Comment: I lost my niece to gun violence 10 years ago this week

Since then, Washington state voters and lawmakers have taken bold steps to discourage gun violence.

The author’s 19-year-old niece, Veronika, was among seven people killed by a gunman on May 23, 2014, in Isla Vista, Calif.

The author’s 19-year-old niece, Veronika, was among seven people killed by a gunman on May 23, 2014, in Isla Vista, Calif.

By Jane Weiss / For The Herald

Ten years ago, on an early holiday weekend morning, I received a phone call I will never forget.

The caller told me to sit down and then delivered the devastating news that Veronika, my 19-year-old niece, had been tragically taken from us. She was shot and killed while walking with friends to her sorority house the previous evening in the small college town of Isla Vista, Calif. The mass shooting claimed the lives of seven individuals, including the perpetrator, and left 14 others wounded.

I remember some of what happened that Saturday, including the barrage of phone calls, the sudden coordination of lesson plans, and the frantic arrangements to transport four adults and two 17-month-olds to California. Amidst it all, there was an overwhelming sense of sadness, shock, and horror; a blur of emotions that seemed to engulf everything.

As the details of the tragedy unfolded, we began to piece together more about the shooter: his ties to misogyny, his disturbing manifestos, and the alarming ease with which he acquired multiple firearms and ammunition. It became painfully clear that law enforcement lacked the necessary tools to intervene to save lives when someone posed a clear danger to themselves and others.

Since that day, the toll of gun violence has only continued to increase across the United States. A rough estimate suggests that nearly 450,000 Americans have lost their lives to firearms since that fateful day. It’s a staggering figure that underscores the urgent need for comprehensive action to address this epidemic.

Upon my return to Washington state after Veronika’s memorial, I felt different. I realized that significant changes were necessary to ensure that no other family would endure the trauma that mine had experienced and continues to endure.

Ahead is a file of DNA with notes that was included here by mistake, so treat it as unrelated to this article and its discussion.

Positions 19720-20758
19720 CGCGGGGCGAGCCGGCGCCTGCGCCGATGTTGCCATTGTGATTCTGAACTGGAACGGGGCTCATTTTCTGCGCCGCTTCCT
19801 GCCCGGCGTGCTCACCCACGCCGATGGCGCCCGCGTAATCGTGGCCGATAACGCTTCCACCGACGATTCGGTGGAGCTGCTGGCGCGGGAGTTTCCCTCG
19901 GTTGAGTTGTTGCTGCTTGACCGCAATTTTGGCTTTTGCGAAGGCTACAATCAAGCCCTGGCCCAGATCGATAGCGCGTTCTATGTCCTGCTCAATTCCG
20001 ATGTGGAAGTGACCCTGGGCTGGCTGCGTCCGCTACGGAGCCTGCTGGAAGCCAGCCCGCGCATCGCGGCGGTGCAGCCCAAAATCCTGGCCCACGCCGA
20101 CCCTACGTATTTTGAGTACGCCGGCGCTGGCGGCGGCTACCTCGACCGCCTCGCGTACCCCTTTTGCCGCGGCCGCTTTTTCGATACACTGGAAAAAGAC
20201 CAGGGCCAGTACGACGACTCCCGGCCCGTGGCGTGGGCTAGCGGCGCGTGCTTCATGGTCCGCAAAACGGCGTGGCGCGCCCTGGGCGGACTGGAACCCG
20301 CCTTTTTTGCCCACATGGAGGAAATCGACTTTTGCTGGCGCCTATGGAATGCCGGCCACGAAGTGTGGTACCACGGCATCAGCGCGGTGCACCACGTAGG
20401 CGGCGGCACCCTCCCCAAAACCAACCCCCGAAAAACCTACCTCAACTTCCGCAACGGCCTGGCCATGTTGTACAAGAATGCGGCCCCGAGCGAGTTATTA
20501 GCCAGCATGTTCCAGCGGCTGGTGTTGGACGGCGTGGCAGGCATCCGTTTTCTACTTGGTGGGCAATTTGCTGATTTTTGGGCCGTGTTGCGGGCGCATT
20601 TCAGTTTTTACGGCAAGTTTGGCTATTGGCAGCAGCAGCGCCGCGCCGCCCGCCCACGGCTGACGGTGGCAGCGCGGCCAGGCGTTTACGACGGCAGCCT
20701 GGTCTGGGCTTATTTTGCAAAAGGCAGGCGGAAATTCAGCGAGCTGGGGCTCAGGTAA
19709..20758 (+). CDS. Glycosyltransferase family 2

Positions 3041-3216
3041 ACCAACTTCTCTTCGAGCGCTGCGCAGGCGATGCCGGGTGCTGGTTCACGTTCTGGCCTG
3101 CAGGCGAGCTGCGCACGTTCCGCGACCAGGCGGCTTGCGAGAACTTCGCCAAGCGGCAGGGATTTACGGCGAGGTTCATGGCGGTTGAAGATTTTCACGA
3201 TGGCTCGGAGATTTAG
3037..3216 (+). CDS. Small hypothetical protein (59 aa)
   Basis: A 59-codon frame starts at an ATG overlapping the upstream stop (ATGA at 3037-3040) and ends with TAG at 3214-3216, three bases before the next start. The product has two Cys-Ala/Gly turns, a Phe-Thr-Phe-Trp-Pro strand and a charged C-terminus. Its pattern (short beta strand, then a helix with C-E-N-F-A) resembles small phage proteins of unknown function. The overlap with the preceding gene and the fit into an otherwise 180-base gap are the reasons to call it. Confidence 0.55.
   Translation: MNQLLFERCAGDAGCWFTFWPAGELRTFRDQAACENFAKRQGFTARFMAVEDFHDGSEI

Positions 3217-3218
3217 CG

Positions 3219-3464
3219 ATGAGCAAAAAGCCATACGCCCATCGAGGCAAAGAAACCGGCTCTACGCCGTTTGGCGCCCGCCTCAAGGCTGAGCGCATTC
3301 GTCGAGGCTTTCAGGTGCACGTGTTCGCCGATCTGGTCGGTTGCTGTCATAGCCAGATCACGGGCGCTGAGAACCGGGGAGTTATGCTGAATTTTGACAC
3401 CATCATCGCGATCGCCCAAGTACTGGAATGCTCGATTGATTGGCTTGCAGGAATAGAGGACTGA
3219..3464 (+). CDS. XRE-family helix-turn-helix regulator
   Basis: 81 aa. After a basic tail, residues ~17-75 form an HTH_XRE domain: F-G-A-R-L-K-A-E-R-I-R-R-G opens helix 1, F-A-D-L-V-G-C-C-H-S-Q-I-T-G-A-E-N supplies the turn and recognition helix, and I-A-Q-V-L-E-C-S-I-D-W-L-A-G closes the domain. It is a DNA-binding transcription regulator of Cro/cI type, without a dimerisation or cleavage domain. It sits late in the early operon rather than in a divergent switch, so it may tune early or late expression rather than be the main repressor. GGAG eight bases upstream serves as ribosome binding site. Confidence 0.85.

When I learned that Washington state was pushing for universal background checks for firearm purchases, I joined the cause, refusing to wait for others to act. The Alliance for Gun Responsibility, a new organization formed after the Sandy Hook shooting, led the charge for change. Despite legislative inertia, Washingtonians overwhelmingly passed initiatives I-594 and I-1491 in 2014 and 2016. In response to the 2018 shooting at Marjory Stoneman Douglas High School in Florida, Initiative I-1693 was introduced. This initiative mandated an age limit of 21 years to purchase semi-automatic firearms, implemented waiting periods, required mandatory training and incentivized safe firearm storage. These measures received strong public support and have made our state safer.

Since 2019, our Legislature has also passed more than 50 bills, including bans on ghost guns and assault weapons, restrictions on high-capacity magazines, prohibiting open carry in public places, increasing access to justice for victims of gun violence, and establishing the Washington Office of Firearm Violence Prevention. However, there is still more to do. Keeping guns out of the wrong hands and supporting communities most affected by gun violence will make our communities safer.

A recent article in The Seattle Times reported that since new laws took effect this year, there were just over 22,000 background checks for gun sales in the state as of March 2024. This marks a more than 70 percent decrease from the over 77,000 checks conducted in March 2023.

This significant reduction is because Washington is setting the standard for evidence-based gun violence prevention policies and advocating for direct solutions to ending gun violence. Across the nation, we are envied by states seeking to reduce gun violence. Our ultimate success lies with the residents of Washington; passionate students, elected leaders, gun violence survivors and numerous advocacy groups, including the Alliance for Gun Responsibility, Everytown for Gun Safety, Grandmothers Against Gun Violence, Moms Demand Action for Gun Sense in America, Brady, Team Enough, Washington Ceasefire, and you, the voting citizens who want to live in communities that are safe and free from gun violence.

As I reflect on the past ten years, I wonder where Veronika might be today. Her potential seemed boundless as she embarked on her path into adulthood, brimming with hope and joy. I know she would be proud of our milestone in Washington, and I look forward to continuing this work in her legacy.

I encourage you to take a moment today, in remembrance of Veronika and countless others, to delve deeper into the issue of gun violence. You can explore various advocacy groups or visit WearOrange.org to learn how to get involved June 7, 8 and 9 to honor survivors and help raise awareness to end gun violence.

Jane Weiss is a retired elementary school teacher from Snohomish County, a Senior Survivor Fellow at Everytown for Gun Safety, and a board member at the Alliance for Gun Responsibility.

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